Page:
I get a lot of proactive apologies from people for possibly being "creepy."

The other day a very nice stranger sent me a lovely email about my blog and then promptly apologized for his own possible creepiness saying he hoped I wouldn't think he was a "creeper:" This is what I told him:

Don't worry about being a "creeper." I have people saying this to me every day, "I wanted to reach out but I didn't want to seem creepy." Or, "I wanted to compliment you but I didn't want to seem creepy." Don't worry about it!! If you are a nice, kind, genuine human and someone thinks you are creepy, that is their problem, not yours."

What is up with this fear of being perceived as a creep? Or perceiving people as creeps who are just being nice?

We all need to calm down.

We need to stop being so afraid of each other. I hate it.

If you have something nice to say to someone, say it.

Compliments are a gift! They can uplift our whole mood, brighten our day, encourage us. Learn how to give and take them. Give compliments that are respectful, genuine, kind, and confidence boosting.

If you are on the other end and someone says something nice to you, accept it. Say thank you! Realize that they might have had to build up their courage to say it and that they might be afraid of how they are going to be perceived.

If you are someone who doesn't know how to give or receive compliments, fix that!

However, if you are an actual creep who doesn't know how to engage appropriately with people and respect boundaries, then knock it off. Reflect on that and fix that.

The other day a man on Instagram complimented me on my bunions of all things. He then private messaged me and told me has a foot fetish and particularly likes bunions and he liked mine. But you know what? His compliment was nice. He was polite. Who cares if he has a foot fetish? Some people just like what they like. I could have thought that was creepy but you know what? If I chose to think that, I would have missed out on having his compliment actually make me feel less self conscious about how my feet look!

So yeah, just worry about if you are nice and kind and encouraging and supportive and if someone takes that as creepiness, move on and share your good vibes with someone who will appreciate them.

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  1. The feminazis are to blame...

    p.s. Love how the spelling suggestion for feminazis is "feminism."

    1. Well, I was just talking about this to someone today. I think that may be part of it but I also think we can blame people that make inappropriate comments and don't respect boundaries who ruin it for women who become hypersensitive to even innocent remarks who then ruin it for men who just want to be nice and then it is ruined people like me who really do appreciate kind words and walk around feeling invisible most of the time because everyone is afraid to even make eye contact. There isn't one party to blame. Everyone can be nicer, kinder, more open, less judgmental, more welcoming, more generous.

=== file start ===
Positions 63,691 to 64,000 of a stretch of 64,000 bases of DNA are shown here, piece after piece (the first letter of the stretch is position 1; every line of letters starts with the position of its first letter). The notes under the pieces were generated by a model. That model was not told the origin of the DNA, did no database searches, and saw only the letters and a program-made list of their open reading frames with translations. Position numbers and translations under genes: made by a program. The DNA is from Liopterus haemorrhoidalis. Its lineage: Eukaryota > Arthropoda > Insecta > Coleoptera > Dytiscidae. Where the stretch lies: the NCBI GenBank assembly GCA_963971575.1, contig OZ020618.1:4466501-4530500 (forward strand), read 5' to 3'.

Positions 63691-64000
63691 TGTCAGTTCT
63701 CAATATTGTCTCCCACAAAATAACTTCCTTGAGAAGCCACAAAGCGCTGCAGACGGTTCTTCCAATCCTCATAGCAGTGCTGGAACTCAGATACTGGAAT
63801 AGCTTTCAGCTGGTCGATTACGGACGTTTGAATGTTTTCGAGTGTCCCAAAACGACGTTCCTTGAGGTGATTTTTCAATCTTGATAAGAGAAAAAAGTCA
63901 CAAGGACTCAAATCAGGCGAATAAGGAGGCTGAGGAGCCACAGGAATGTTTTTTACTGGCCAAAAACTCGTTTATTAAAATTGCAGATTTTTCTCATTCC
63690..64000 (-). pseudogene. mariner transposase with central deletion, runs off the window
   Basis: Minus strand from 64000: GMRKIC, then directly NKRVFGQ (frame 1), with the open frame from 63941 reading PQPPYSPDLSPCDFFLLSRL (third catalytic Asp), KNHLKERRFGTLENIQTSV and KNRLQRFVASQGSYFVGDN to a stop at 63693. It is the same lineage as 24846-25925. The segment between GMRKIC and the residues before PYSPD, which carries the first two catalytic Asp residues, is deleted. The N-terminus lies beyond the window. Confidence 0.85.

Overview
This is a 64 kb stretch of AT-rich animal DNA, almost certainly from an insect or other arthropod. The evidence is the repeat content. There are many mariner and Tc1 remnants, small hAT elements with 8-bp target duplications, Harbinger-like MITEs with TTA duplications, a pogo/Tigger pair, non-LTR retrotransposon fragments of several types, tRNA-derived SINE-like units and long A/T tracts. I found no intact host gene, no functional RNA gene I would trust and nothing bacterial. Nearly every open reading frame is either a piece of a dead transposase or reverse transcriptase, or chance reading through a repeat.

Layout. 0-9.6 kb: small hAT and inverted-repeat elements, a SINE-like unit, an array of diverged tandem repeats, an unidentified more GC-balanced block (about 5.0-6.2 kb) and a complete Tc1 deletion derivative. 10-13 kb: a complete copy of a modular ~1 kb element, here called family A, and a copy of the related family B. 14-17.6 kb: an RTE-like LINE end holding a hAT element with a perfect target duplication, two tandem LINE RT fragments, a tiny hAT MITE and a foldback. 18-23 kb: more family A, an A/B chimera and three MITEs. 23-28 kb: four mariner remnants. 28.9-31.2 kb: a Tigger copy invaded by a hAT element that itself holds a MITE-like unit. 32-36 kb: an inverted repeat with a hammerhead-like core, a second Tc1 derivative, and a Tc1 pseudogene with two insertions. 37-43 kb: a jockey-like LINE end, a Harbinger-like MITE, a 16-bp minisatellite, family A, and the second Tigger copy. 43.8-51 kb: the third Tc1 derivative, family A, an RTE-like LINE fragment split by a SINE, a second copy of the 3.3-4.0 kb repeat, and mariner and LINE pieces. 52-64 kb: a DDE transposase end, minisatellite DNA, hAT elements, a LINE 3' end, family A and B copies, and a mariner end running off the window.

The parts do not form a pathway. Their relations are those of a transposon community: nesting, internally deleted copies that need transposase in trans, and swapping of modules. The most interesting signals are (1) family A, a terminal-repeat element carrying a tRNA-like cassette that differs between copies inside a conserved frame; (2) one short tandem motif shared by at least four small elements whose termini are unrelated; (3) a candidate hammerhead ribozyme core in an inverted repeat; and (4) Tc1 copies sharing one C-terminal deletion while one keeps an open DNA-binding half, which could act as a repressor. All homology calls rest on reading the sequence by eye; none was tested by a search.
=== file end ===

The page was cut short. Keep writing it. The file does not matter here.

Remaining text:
2. The problem is that society has become way too over-sensitive. And it happened because of feminazis and being politically correct.
      Society has rules and boundaries. Obviously, there are always going to be those few that don't play by the rules. There are always going to be mentally sick people who go around in trench coats flashing people (I am taking this to the extreme to make a point.)
      But it's these two factors, primarily (there are a couple others, but they're not as relevant here), feminism and political correctness, that has literally changed society for the worst, and moved the "appropriate" level way too far. And now you get what you get.
      It's also interesting to note, though it's nothing new for me, that in the country that prides itself on "freedom of speech," people are afraid to freely speak. An "oh-la-la" might not be appropriate for one woman, but it might be very appropriate for another. Like you said "Some people just like what they like." Some people like rougher language, some like softer and sweeter. If one doesn't like - show it, if it offends you. Or ignore it, if you don't want to make a point. There's no need to change and pervert (and I use this word here on purpose) society to the point that it is today.

  2. I am sorry you have such a sweepingly negative view of feminists, as I am a feminist. I think you make valid points but they would be more compelling if not so generalized. I have a future post coming out called In Defense of Men though which I think you will appreciate.

    1. Hi Anonymous. Feminism simply means "the advocacy of women's rights on the basis of the equality of the sexes." As a feminist, of course I support that. I think that women should be able to have the right to do whatever men have the right to do. I would hope you would support that as well.

    2. "It just makes you a normal human being."
      Textbook definition from reality differs quite a bit. Which is why I wouldn't describe you as a feminist.

    3. As for generalizations - I just don't have the time to write out all of my thoughts on this.
      But for whatever reason, I thought you would have figured out who this is, and what I said would snap together :-)

      Oh well, either way, my comment didn't succeed in its purpose. :-(

    4. Textbook definition IS the definition. Let's stick with proper definitions of words because that is just all this very literal gal knows how to do. Thanks for reading my blog - I hope you continue to do so!

    5. In reality not always. Words change. Perceptions change.
      If I say "swag" I doubt you'll think of the "proper" definition. Instead, you'll think of the definition that society has put to the word these days.


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